||This article possibly contains original research. (June 2015)|
|Mga Kweba ng Tabon|
Apparent skull carved in rock above main entrance
|Alternate name||Tabon Cave Complex|
|Location||Quezon, Palawan, Philippines|
|Management||National Museum of the Philippines|
The Tabon Caves, dubbed as the Philippines' Cradle of Civilization, are a set of caves located on Lipuun Point, north of Quezon municipality, in the south western part of the province of Palawan on Palawan Island, in the Philippines. The caves are named after the Tabon scrubfowl. It is bordered on the south by the town proper of Quezon, Bgy. Panitian on the west, and the South China Sea on the north and east. Out of 215 known caves, 29 have been explored and seven of these are open to the public. The seven include Tabon, Diwata, Igang and Liyang Caves. One of the oldest human bones found in the Philippines, the Tabon Man, was found here in 1962. Other excavated, unexamined remains are stored onsite.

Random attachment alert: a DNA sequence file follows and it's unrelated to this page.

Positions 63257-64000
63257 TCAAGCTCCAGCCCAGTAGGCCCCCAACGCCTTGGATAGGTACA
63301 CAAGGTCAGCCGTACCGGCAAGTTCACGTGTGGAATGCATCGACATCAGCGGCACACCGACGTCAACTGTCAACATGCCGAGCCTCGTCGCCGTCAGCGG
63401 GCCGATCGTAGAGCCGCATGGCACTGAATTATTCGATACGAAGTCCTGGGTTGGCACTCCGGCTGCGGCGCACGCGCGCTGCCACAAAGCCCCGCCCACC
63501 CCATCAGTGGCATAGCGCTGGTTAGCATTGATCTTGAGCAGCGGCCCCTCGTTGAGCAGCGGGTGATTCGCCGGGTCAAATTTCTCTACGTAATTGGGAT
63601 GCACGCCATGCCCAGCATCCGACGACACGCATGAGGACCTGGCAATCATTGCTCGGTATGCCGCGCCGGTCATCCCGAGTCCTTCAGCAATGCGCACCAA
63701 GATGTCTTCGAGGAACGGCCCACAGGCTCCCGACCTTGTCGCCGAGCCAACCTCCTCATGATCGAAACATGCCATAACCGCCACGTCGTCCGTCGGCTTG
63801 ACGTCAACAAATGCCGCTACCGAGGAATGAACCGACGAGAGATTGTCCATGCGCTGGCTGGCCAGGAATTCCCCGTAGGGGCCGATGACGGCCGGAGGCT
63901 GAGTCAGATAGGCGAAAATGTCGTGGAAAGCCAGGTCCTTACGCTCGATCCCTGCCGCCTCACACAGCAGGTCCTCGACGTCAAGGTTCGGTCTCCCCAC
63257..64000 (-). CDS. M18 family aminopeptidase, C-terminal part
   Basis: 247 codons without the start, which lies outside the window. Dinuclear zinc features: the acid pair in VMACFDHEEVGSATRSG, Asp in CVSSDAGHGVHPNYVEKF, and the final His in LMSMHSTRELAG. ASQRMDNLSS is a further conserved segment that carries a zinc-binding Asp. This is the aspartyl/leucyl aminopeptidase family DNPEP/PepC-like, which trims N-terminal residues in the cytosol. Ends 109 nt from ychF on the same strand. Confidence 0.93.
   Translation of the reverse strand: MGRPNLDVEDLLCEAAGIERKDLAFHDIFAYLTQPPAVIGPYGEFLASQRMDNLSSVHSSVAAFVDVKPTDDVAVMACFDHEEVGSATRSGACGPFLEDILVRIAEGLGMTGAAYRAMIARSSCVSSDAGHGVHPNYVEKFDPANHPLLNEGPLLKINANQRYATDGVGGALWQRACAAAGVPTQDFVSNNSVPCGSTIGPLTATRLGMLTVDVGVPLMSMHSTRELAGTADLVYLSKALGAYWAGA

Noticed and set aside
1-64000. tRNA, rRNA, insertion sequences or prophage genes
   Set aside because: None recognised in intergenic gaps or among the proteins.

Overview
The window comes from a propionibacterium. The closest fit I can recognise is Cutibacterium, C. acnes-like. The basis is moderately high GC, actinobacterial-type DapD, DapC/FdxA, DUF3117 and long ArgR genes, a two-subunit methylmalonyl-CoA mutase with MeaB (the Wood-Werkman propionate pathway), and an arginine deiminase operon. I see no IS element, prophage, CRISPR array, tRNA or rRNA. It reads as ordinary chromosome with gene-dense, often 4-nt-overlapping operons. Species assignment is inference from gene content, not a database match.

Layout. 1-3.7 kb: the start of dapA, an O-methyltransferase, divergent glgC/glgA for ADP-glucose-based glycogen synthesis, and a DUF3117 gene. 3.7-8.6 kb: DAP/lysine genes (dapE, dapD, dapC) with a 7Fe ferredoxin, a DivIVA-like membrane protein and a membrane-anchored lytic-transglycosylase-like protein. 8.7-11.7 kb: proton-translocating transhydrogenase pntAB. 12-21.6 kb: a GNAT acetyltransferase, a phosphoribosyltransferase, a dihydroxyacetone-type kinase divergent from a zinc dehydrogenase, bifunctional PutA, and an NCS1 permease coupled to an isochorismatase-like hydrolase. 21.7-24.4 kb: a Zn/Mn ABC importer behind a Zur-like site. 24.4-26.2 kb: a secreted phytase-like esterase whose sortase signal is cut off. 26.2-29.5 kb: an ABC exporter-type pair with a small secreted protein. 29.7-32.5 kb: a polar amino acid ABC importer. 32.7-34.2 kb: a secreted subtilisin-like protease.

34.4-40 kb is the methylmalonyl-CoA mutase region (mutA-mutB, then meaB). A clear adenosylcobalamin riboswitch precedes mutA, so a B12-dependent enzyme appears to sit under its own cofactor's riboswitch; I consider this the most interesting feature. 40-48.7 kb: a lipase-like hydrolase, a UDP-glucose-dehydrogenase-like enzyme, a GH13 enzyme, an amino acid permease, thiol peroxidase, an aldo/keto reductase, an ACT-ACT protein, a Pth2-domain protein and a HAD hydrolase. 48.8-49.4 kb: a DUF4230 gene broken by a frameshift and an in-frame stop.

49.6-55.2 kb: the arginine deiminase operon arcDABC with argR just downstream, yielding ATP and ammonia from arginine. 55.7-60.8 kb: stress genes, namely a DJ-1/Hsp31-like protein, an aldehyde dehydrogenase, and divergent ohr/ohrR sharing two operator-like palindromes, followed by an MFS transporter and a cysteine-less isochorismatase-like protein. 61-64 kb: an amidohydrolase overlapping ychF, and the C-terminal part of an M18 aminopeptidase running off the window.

The caves were researched by Dr. Robert B. Fox and a team from the National Museum of the Philippines in 1962. The greatest find of was the skull cap of the Tabon Man. It is believed to be approximately 22,000-24,000 years old. The team found over 1,500 burial jars. One jar in particular, the Manunggul Jar, is considered to be a National Cultural Treasure. Other finds included earthenware, jade ornaments and jewelry, many stone tools, animal bones, and human fossils dating back to 47,000 years ago, earliest human remains found in the Philippines. The archaeological finds indicate habitation from 50,000 to 700 years ago. The limestone formations in the reservation date back 25 million years to the Lower Middle Miocene Period.
The Lipuun Point Reservation, covering a 138-hectare island connected to the Palawan mainland by a mangrove forest, was declared a Site Museum Reservation in April 1972 and was made a priority site for tourism development in 1991 for its natural and cultural heritage.